by Rafaël Newman
When we began, our gods were junior,
Their profits, and our problems, punier.
The deities who drilled at dawn
Paraded in a pantheon:
Born out of Chaos and castration,
Theirs was a piebald population.
They mingled with a breed of men
And women we’ll not see again,
Who shared those gods’ own groaning board,
Where things were rarely untoward—
Unless you count the odd abduction,
The semi-bestial seduction,
The anthropophagous pot-au-feu,
Or the Promethean pas-de-deux.
But more than this, our gods were many,
Though not, for all that, two-a-penny.
A deathless numen dwelt within
Whatever was, would be, had been,
And granted every abstract noun
Its aegis, buckler, crest, or crown;
Its anvil, lightning bolt, caduceus;
Its cuneiform, and its cartouches.
There was a holiness at large,
A broadly scattered, sacred charge.
But now? Our gods have been compress’d,
And we, in consequence, less bless’d:
From Twelve Olympians downgraded
To single Seigneur. We have traded
That polychrome diapason
For a grimly grayscale monotone.
At best, our world is Manichaean,
Though not as praised in Persian paean.
The tyrants twain who rule this globe
Are those that frame the Book of Job:
A sadist, distant from the Earth,
And Satan, who assays the worth,
In worship and obedience,
Of hominid ingredients.
And, as in heaven, so below:
The prologue to our present show
Is quite outdone in cruelty
And sanctimonious fealty
In the current theater of war
Staged on the bloodlands, where a store
Of the People’s Own Materiel
Is spent to make a people’s hell;
Where a Muscovite Mephistopheles
Whom the world sought cravenly to appease
Intones the post-colonial gospel
While bombing school, and church, and hostel;
Who uses “Nazis”, nukes, and NATO
In place of Fanon, Freud, and Plato
To draft his casus belli writ—
And shackle those he’d manumit.
Such was the dire and desp’rate auspice
That met us as we left the hospice
Where we had lived two years a-tremble,
Now thinking we could re-assemble—
Only to greet a virus greater
Than omicron, or letters later:
The malady of wasting war
Deployed to render whole once more
What apparatchiks had lamented,
But since was fashioned new, fragmented
Into a cruel revanchist kernel,
Sworn to survival sempiternal,
Fringed round with what had been its flesh,
Now freed to go, and grow afresh—
A polymorphic polity.
(May I no Pollyanna be.)
Still, there’ve been moments we enjoyed,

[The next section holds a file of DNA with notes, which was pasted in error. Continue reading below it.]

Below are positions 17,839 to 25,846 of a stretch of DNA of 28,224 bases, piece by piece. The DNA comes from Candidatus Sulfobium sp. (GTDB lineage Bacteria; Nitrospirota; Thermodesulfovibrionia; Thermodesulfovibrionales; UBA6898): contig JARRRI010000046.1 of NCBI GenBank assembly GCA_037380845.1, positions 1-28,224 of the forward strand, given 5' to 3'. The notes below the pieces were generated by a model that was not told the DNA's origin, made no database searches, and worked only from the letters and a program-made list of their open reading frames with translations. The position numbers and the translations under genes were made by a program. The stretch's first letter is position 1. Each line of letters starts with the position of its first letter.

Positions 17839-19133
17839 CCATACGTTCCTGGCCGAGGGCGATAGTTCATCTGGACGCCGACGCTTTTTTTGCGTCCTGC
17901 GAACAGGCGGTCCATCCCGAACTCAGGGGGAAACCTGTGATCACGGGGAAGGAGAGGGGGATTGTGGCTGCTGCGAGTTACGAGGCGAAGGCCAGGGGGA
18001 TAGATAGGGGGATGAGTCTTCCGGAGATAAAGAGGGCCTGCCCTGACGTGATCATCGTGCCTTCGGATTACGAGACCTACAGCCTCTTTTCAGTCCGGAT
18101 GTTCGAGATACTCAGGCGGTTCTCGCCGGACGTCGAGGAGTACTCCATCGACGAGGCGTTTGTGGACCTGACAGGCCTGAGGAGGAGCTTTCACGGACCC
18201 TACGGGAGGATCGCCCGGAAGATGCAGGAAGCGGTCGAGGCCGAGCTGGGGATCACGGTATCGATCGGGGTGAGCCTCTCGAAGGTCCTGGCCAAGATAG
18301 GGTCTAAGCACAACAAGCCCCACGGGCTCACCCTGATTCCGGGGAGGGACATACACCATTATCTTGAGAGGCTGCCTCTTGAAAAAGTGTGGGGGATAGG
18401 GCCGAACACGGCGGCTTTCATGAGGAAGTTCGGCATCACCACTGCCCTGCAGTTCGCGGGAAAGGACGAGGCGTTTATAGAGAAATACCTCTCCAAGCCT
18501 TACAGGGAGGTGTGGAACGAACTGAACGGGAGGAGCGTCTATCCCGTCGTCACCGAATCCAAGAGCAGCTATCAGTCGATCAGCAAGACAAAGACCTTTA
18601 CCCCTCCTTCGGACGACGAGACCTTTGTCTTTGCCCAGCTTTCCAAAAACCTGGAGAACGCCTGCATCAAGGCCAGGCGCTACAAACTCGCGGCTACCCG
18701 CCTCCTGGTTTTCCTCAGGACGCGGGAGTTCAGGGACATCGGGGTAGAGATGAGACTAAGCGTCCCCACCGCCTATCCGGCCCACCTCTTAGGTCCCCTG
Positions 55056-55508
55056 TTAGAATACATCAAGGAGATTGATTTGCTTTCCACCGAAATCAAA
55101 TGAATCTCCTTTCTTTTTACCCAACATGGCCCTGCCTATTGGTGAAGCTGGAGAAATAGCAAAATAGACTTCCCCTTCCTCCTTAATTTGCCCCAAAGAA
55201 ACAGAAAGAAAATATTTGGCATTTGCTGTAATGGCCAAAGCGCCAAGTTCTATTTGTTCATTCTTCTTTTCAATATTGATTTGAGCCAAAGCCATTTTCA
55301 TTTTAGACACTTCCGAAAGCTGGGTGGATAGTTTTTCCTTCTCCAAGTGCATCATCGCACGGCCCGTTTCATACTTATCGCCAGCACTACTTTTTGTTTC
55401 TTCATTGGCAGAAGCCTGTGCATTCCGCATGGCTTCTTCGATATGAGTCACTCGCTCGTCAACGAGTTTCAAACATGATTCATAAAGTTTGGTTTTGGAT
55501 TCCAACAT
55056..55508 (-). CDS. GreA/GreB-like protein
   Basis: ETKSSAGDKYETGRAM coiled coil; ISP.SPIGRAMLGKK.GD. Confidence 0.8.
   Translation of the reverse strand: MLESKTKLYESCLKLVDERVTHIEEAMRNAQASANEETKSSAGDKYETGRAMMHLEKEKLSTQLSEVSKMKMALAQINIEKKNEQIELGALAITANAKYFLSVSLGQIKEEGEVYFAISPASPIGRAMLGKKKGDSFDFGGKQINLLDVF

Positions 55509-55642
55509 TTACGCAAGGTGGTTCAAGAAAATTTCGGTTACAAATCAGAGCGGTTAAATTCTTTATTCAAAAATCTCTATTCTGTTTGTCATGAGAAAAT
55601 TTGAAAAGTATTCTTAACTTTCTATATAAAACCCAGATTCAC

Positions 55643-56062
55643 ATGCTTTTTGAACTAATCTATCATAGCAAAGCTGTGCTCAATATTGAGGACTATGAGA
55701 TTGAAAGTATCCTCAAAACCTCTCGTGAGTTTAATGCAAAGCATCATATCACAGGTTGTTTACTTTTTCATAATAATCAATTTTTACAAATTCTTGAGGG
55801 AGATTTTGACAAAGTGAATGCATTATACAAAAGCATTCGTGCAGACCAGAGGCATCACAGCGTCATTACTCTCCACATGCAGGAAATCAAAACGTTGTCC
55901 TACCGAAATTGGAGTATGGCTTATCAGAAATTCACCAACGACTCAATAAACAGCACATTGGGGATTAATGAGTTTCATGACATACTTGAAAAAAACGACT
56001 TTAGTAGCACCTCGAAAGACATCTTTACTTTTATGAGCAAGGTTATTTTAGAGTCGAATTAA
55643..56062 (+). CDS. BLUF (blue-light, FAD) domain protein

Both frankly, and with Schadenfreud:
As when—obit regina—C. rex,
As tame and trivial as T. rex,
Saw PMs in and out at Buck House
As if they were his out-of-luck spouse.
Then there was novelty, if not kicks,
In a duchess dissing, on Netflix,
The very Caesars she was wed to
On learning they were brutal—et tu?!
(The Windsors, Sussexes, et al. a
Pallid copy of Valhalla,
More Fafner and his traduced twin
Than Fricka, Wotan, Froh, and kin.)
We cheered as much for Lula redux
As we booed his rival (human reflux);
We greeted Gabriel Boric, sworn in
To a land unlike what he was born in,
And jeered at Pinochet’s dismay
Beyond the tomb, without a say.
And finally, the midterms woke
Our faith—a bit—in US folk,
Who, by a margin faint as chalk,
Chose the less wicked wing of their ruling bloc.
There were some pleasures, if but seldom,
We savored plain as we beheld ‘em:
We nearly cracked a case of Pernod
When the Nobel Prize went to Annie Ernaux;
And, though our taste in song is stricter,
We saluted Eurovision’s victor;
We toasted Joshua Cohen’s win
For Netanyahus, readably thin;
And, at the Opera House in Zurich,
We welcomed heaven made telluric
With two new Rings: old Richard’s suite,
And Wirth and Littell’s take on Tracy’s Griet.
Alas, we mourned in nature’s course
For those who’d been a steady source
Of lyrical and other pleasures,
In Lydian and other measures:
We raised a glass and bade farewell
To Enzensberger, Brook, Mantel;
To Rorem, Cara, Lynn, Sempé,
To Oldenburg and Miyake;
To Trintignant and Hurt and Vitti,
To Newton-John and Poitier—pity!
To Lansbury, Godard, and Caan,
To Jerry Lee and Thích Nhất Hạnh;
To Pelé, and the Pistols’ dresser,
Ms Westwood, haute couture’s transgressor;
While Meat Loaf, Mugler, Kripke, Leakey
All breathed their final vidi, vici…
So now we’ve made it to the summit,
And pause before the coming plummet
Into the next vale. Shall we pray?
Would orisons improve the day?
But that would mean we’d have to name
A deity to vet our claim—
And I’d be loth myself to choose
The God of Christians or Jews;
The Lord Almighty for whose glory
The mullahs hunt their unkempt quarry;
The Buddha of Sri Lanka’s war,
Or of the junta in Myanmar.
But much as I would dearly love
To welcome back the goddess of
War strategy, Pallas Athena,
And furnish her with a subpoena
To summon all the scoundrels to her
That she might thrash each evildoer;
Or sic Diana on the horde
Of oligarch and overlord;
Or bid Inanna build us bunkers
Against the Jacobins and Junkers
Who charge their armies and police
To dig a grave and call it peace—
Yet such gods, too, command devotion;
Would only set new cults in motion;
And soon enough would have us baying
For novel blood, instead of praying.
Then let us sing, and let me hear it,
Each to the god*dess of their spirit!
In Chautauqua or Uvalde,
To “Stefania” or Vivaldi,
In Kherson and in Kakanien,
In Kurdish tongue and in Ukrainian,
That all for all of us may good go:
Jin, Jîyan, Azadî and Budmo!